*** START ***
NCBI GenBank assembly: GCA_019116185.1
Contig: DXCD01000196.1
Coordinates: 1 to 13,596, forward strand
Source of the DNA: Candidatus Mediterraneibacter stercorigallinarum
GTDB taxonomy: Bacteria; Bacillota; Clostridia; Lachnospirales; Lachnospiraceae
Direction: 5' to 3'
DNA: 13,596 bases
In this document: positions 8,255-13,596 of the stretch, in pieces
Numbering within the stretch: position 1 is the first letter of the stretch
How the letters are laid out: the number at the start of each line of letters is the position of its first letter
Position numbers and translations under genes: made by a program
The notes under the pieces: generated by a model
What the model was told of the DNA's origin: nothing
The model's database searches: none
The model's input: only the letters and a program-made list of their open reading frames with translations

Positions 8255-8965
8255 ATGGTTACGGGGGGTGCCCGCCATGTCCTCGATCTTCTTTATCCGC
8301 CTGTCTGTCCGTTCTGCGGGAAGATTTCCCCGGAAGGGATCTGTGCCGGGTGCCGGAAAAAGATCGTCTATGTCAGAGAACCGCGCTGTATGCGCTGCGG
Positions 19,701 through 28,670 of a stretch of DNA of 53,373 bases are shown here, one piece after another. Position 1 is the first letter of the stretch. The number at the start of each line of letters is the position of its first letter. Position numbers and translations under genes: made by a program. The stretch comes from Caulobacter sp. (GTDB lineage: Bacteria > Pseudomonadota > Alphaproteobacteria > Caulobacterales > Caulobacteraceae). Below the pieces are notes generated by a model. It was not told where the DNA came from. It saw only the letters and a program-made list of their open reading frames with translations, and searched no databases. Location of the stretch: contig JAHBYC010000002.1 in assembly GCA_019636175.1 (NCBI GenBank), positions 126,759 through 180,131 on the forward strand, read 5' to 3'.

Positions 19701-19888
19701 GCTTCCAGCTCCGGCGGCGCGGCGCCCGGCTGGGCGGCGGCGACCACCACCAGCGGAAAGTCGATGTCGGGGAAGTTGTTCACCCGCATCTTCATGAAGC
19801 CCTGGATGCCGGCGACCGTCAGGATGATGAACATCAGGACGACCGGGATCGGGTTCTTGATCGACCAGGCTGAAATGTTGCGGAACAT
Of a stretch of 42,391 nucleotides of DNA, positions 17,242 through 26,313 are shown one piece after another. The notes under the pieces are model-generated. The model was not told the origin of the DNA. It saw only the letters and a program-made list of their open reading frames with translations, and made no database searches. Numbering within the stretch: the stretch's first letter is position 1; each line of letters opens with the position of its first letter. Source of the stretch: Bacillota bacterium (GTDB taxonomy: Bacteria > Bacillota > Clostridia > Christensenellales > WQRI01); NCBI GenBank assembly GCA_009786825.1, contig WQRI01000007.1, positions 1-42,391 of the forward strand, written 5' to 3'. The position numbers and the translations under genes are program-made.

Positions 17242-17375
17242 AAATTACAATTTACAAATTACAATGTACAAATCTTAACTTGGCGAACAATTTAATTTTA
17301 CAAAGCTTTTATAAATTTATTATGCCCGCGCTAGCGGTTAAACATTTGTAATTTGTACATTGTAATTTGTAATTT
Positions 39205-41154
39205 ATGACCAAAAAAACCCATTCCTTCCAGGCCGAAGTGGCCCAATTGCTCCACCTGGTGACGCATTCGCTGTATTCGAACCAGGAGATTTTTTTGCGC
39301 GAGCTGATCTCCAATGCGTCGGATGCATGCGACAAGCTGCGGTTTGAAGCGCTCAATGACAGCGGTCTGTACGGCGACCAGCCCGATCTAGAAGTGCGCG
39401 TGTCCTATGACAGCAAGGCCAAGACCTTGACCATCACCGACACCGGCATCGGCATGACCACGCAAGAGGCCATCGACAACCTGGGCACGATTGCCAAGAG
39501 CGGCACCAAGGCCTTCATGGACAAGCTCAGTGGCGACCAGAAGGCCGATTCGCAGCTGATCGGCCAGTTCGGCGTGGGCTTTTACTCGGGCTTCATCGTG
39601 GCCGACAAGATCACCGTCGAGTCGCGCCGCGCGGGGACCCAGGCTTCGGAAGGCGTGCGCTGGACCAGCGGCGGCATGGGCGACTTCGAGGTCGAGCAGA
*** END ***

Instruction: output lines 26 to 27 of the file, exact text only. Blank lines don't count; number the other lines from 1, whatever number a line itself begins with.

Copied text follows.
17301 CAAAGCTTTTATAAATTTATTATGCCCGCGCTAGCGGTTAAACATTTGTAATTTGTACATTGTAATTTGTAATTT
Positions 39205-41154